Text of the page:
Case C-459/03, Commission v. UK and Ireland

The Grand Chamber yesterday held that by instituting dispute-settlement proceedings against the UK under the UNCLOS, Ireland had violated Articles 10 and 292 EC and Articles 192 and 193 Euratom.

Case C-459/03 is an interesting case, and not only because it is the first time that the Court considered an alleged breach by a Member State of Article 292 EC and Article 193 Euratom. These provisions, which are identically worded, state that:

"Member States undertake not to submit a dispute concerning the interpretation or application of this Treaty to any method of settlement other than those provided for therein"

In 2001, Ireland launched a UN action over Sellafield's Mox (mixed oxide) plant. It complained that the plant, which recycles plutonium from spent nuclear fuel, was increasing pollution in the Irish Sea and that therefore, the UK was violating the
UN Convention on the Law of the Sea (UNCLOS).

The Commission launched a separate action, claiming that Ireland had instituted these proceedings without taking due account of the fact that the European Community is a party to this Convention.

The Commission argued that by submitting the dispute to a arbitral tribunal outside the Community legal order, Ireland had violated the exclusive jurisdiction of the Court of Justice enshrined in Articles 292 EC and 193 Euratom.

The Commission furthermore claimed that Ireland had violated the duty of cooperation as enshired in Article 10 EC (and in 192 Euratom).

The Court first of all considered whether it had jurisdiction to deal with disputes relating to the interpretation of the disputed provisions of the UNCLOS.


The Court held, referring to IATA and ELFAA, that since the Convention was signed by the Community and subsequently approved by
Decision 98/392, the provisions of that convention now formed an integral part of the Community legal order (links to relevant case law below).

The Convention is a mixed agreement, since it was concluded by the Community and all of its Member States on the basis of shared competence. Therefore, the Court had to examine whether the provisions of that agreement relied on by Ireland before the Arbitral Tribunal came within the scope of Community competence.

The Court held that, although Article 176 EC provides that the external competence of the Community in regard to the protection of the environment is not exclusive but shared between the Community and the Member States, the question whether a provision of a mixed agreement comes within the competence of the Community “is one which relates to the attribution and, thus, the very existence of that competence, and not to its exclusive or shared nature.” (para. 93).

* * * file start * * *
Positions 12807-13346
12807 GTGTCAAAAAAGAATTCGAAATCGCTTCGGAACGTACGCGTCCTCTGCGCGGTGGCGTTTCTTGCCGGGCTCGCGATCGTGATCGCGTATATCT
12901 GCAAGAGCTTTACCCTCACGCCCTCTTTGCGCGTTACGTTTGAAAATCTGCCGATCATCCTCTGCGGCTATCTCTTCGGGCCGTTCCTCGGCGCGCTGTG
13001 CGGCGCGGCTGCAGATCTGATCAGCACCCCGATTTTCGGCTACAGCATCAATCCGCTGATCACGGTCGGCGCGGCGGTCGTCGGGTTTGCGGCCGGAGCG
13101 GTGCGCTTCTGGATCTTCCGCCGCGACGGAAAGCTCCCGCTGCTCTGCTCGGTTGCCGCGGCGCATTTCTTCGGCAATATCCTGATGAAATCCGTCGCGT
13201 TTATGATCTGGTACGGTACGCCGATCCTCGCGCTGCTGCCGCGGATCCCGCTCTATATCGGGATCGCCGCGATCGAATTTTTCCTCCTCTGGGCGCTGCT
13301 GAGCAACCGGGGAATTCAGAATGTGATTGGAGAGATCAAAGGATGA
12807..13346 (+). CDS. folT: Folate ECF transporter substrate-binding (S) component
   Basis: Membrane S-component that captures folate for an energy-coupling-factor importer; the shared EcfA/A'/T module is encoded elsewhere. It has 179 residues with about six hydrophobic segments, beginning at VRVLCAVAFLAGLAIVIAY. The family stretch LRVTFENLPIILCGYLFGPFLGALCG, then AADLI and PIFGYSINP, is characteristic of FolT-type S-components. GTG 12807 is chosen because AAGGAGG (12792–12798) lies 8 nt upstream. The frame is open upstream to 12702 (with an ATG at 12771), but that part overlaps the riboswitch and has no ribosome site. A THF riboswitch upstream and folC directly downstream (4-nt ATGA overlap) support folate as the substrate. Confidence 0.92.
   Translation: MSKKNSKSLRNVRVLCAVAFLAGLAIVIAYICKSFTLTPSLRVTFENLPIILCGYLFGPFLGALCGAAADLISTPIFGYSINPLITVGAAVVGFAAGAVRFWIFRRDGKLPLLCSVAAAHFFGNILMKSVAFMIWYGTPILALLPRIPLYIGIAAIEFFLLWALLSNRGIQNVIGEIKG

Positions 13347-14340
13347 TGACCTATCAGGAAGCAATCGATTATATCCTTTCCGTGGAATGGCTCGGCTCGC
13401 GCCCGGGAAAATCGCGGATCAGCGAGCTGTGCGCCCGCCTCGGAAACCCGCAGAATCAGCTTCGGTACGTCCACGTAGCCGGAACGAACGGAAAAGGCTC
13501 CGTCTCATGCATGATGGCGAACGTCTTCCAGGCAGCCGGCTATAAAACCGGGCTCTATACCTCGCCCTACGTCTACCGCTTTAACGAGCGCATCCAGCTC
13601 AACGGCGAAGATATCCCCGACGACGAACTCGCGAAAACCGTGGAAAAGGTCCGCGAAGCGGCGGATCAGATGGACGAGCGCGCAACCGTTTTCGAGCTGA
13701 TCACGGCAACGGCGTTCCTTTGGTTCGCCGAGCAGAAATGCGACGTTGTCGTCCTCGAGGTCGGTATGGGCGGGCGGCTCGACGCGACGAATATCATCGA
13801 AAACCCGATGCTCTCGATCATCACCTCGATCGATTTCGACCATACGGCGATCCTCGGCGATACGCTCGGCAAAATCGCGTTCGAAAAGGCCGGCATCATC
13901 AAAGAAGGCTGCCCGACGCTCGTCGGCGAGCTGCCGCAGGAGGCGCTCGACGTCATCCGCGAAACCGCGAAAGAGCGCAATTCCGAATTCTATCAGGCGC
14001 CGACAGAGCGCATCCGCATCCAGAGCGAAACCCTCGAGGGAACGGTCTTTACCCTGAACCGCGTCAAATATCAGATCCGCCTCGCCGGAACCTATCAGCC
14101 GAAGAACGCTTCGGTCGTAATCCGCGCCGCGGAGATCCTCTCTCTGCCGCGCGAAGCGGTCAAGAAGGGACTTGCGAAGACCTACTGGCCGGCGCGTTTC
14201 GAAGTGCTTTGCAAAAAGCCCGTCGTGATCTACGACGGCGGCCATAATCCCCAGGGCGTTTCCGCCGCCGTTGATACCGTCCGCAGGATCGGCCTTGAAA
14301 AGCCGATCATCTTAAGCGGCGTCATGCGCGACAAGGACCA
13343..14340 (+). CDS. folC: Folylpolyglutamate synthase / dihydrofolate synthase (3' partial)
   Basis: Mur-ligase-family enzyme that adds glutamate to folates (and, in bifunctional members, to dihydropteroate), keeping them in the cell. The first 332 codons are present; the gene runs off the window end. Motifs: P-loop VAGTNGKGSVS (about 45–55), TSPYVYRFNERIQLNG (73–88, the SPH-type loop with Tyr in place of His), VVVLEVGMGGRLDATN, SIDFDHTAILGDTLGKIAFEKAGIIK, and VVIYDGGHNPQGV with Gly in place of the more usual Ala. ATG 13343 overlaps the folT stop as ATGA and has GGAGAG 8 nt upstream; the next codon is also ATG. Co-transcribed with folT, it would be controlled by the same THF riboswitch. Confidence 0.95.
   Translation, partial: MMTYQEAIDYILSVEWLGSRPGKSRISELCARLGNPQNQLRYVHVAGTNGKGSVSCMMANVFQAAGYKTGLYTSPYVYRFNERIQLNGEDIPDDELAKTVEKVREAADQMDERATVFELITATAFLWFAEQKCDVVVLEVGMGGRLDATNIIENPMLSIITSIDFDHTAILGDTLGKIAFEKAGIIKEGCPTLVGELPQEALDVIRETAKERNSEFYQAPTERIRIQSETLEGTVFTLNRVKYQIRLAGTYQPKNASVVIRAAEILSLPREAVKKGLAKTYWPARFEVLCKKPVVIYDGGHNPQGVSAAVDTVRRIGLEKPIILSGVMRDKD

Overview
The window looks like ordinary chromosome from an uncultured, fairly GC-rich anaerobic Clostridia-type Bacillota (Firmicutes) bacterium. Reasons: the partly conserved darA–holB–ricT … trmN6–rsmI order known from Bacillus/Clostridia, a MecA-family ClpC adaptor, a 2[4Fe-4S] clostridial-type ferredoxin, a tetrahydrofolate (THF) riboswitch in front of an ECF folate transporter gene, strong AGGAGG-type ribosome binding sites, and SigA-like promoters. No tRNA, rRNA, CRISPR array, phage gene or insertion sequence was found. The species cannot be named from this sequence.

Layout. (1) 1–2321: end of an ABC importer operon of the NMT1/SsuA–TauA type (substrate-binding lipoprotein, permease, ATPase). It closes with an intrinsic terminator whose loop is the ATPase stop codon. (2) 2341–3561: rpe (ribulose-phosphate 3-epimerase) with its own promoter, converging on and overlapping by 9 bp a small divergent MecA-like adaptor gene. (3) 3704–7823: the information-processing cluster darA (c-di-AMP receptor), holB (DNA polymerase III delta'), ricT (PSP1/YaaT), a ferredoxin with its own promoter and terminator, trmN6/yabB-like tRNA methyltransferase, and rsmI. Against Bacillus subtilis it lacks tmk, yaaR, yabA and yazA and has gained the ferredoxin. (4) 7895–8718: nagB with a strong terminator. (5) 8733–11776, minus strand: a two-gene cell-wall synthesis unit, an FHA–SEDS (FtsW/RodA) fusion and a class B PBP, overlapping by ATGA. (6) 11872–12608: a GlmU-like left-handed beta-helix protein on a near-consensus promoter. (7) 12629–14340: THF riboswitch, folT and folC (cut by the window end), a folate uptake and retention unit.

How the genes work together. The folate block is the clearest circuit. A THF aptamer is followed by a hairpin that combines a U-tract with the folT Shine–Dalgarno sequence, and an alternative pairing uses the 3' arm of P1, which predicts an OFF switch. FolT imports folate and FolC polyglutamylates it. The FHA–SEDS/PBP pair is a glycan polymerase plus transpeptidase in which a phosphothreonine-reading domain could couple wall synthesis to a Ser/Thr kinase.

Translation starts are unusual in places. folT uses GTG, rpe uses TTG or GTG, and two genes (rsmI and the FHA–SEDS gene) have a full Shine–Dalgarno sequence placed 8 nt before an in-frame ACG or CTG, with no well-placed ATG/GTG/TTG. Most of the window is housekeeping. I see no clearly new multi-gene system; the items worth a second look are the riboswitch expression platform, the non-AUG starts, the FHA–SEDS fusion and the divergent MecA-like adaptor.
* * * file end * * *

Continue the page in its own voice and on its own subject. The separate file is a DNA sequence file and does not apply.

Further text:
Therefore, the Court considered whether the Community, by becoming a party to the Convention, elected to exercise its external competence in matters of environmental protection.

The Court pointed out that the matters covered by the provisions of the Convention relied on by Ireland before the Arbitral Tribunal are very largely regulated by Community measures - such as Directive 85/337 and Council Directive 90/313 – and hence are rules which form part of the Community legal order.

Several of these measures were mentioned expressly in the appendix to the “Declaration of Community Competence”, by which the Community acceded to the Convention.

The Court therefore had jurisdiction to deal with disputes relating to the interpretation and application of those provisions.

The Court subsequently considered whether this jurisdiction was exclusive.

The Court reiterated that an international agreement cannot affect the allocation of responsibilities defined in the Treaties or the autonomy of the Community legal system, "compliance with which the Court ensures under Article 220" (para. 123).


The Court held that this exclusive jurisdiction of the Court is confirmed by Article 292 EC. Article 220 and 292 therefore precluded Ireland from initiating proceedings before the Arbitral Tribunal.
This also followed from the principle of loyal cooperation as enshrined in Article 10 EC


The Court reiterated, referring to Opinion 1/03, that Article 10 EC requires Member States to facilitate the achievement of the Community’s tasks and to abstain from any measure which could jeopardise the attainment of the objectives of the Treaty.

The Member States assume similar obligations under the EAEC Treaty by virtue of Article 192 Euratom.

The Court held that “the act of submitting a dispute of this nature to a judicial forum such as the Arbitral Tribunal involves the risk that a judicial forum other than the Court will rule on the scope of obligations imposed on the Member States pursuant to Community law”(para. 174).

Text of Judgment

Relevant case law (selection)
Case C-13/00, Commission v Ireland
Case C-344/04, IATA and ELFAA
Opinion 2/00
Opinion 1/03